This pair of lodges from Meixedo in Portugal have been created from the ruins of the site’s existing buildings. The original stone structures were once used to house and feed cattle. More recently they’ve been upgraded to a pair of luxurious lodging units as part of a tourism initiative.
The project, titled Quinta do Fortunato, was undertaken by local architect, José Luís Veloso. The task of sensitively renovating the buildings, without destroying the historical elements, was no easy task. However, it looks like Veloso has pulled it off; the resulting spaces flow into one another, with a clear distinction between old and new.
|Architects||José Luís Veloso|
The site contains a total of 4,166-square-feet (387-square-meters). The project required the original stone walls to be structurally evaluated, with some maintenance work and repointing being carried out. After this, the inserting of new elements could begin.
The new aspects take inspiration from the regions vernacular design. Veloso has interpreted it into a much more contemporary form, so as to leave a clear distinction between old and new.
The testimony of the existing building is underlined, in both houses, with the almost complete maintenance of the structures, adding new volumes that guarantee, from the start, the relationship between the old and the new in different forms adequate and merged, giving space to the preservation of the vernacular architecture of this region of the country – the Alto Minho – and thus becoming a structure closer to contemporary architecture. – José Luís Veloso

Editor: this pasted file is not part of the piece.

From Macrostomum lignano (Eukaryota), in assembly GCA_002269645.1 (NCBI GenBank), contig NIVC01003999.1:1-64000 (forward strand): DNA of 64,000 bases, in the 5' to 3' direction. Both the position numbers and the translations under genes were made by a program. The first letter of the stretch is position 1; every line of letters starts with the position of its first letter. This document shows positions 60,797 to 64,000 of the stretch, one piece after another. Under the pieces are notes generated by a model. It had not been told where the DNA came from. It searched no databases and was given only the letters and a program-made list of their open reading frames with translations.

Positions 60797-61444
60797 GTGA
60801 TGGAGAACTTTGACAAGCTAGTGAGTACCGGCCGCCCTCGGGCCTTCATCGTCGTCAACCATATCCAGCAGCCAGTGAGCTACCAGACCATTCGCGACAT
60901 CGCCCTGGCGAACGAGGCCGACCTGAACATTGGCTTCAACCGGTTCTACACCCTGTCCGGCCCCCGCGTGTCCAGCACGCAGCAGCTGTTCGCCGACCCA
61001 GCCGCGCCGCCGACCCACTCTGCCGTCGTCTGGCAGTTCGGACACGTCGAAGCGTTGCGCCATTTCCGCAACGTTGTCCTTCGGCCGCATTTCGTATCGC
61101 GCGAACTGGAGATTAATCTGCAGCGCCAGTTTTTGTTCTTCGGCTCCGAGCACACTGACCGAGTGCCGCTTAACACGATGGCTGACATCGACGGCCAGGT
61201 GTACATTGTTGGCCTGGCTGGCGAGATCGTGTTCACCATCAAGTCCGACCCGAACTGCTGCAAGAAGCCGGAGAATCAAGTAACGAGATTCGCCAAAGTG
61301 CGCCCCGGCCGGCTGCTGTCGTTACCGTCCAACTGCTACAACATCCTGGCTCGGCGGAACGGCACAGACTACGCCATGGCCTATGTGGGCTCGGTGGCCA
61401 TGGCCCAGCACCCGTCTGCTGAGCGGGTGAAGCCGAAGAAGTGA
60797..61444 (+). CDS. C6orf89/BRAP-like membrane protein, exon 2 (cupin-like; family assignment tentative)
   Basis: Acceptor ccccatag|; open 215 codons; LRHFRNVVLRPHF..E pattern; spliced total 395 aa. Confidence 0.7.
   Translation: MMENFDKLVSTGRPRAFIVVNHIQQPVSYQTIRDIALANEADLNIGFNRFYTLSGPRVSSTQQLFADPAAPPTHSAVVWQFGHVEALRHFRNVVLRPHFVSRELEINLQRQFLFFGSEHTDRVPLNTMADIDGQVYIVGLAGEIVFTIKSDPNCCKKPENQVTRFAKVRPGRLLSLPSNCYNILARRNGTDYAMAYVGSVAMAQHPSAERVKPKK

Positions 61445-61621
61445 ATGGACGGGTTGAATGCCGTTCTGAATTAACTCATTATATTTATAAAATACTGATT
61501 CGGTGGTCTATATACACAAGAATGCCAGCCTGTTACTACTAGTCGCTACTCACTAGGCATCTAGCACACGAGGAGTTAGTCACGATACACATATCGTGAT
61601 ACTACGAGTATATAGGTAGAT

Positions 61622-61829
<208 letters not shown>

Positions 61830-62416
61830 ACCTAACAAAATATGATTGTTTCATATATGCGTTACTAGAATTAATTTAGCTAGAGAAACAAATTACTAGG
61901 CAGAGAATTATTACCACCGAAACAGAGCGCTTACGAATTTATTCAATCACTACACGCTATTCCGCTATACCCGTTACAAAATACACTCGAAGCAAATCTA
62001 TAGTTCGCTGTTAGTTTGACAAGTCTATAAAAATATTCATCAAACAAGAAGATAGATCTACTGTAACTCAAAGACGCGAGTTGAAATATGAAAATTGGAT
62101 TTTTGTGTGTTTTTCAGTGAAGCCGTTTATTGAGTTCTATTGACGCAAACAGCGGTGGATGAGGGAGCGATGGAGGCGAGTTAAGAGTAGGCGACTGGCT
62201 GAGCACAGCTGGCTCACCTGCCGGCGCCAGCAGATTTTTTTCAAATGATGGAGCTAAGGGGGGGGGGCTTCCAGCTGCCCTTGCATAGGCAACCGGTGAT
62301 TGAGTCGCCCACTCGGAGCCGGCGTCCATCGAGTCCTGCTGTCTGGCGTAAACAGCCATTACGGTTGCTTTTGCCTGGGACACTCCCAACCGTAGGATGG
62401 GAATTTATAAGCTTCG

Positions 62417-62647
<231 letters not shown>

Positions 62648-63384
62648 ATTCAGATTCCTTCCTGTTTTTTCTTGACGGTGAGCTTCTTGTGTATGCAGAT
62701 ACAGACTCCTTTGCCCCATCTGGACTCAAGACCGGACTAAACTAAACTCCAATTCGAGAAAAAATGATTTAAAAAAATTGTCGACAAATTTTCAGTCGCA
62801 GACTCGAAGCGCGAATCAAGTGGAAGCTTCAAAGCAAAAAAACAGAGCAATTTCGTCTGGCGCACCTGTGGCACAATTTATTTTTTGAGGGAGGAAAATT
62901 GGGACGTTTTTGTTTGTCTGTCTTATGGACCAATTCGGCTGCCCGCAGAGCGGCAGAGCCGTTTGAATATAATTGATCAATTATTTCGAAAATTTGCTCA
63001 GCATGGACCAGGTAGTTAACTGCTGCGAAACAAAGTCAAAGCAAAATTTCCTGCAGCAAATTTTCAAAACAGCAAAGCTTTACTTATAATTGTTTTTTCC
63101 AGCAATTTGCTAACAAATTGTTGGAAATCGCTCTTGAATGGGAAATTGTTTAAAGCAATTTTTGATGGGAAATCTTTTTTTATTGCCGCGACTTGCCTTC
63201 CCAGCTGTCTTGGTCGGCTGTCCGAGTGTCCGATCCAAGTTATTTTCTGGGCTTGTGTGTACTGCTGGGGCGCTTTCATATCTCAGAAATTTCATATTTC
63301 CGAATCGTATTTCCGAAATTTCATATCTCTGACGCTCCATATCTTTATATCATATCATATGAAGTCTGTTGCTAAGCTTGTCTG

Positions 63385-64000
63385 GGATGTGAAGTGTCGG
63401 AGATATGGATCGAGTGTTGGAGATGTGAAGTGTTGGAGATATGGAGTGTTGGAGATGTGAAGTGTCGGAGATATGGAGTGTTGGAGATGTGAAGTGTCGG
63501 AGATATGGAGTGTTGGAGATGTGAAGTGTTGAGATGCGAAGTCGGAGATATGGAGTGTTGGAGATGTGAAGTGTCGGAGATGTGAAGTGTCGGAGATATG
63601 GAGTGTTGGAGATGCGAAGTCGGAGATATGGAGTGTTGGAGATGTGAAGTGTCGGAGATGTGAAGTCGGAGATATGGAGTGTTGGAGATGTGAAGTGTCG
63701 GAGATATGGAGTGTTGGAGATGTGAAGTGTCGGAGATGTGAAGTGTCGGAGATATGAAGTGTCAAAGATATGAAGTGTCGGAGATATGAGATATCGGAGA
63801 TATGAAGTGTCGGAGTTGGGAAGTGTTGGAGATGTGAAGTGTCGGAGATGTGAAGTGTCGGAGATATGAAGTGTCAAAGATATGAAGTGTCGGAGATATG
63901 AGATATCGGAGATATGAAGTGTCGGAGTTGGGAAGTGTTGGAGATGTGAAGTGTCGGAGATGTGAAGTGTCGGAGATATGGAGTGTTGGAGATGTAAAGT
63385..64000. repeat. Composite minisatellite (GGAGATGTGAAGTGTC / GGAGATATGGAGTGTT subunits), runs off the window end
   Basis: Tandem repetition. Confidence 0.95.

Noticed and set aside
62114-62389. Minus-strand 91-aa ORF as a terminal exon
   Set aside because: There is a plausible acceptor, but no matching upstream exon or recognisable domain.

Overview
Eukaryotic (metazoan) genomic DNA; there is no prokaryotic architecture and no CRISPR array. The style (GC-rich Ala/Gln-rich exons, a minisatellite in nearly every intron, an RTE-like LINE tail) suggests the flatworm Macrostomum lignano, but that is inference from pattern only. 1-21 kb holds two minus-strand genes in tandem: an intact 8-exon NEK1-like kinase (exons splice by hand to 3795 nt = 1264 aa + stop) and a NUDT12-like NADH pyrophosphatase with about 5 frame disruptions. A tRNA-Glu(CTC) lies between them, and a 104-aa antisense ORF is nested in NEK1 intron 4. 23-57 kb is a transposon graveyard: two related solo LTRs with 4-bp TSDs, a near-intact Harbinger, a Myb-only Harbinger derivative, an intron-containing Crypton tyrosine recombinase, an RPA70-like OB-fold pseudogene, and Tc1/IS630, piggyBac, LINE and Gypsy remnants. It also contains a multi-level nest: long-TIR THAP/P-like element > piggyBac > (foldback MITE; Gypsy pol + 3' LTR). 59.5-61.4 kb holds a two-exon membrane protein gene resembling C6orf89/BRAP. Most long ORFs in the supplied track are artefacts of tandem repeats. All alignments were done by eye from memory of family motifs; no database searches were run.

While the building isn’t located at a high altitude, it does feature fantastic views of the immediate landscape – something which has been taken advantage through the fenestration arrangement. According to the architect, all glazing aims to harmonize with the with the exterior, while also accounting for the occupants privacy.
The site of the building, although not located at high altitude, allows to appreciate magnificent views. This was taken into account in the space distribution inside, guaranteeing from the outset the relationship with the environment as a guideline, always safeguarding privacy.
Veloso was given a limited budget to work with. He believes the financial constraints actually improved the design, because it forced him to adopt low-cost solutions and locally available materials.
Photos © Paulo Carvalho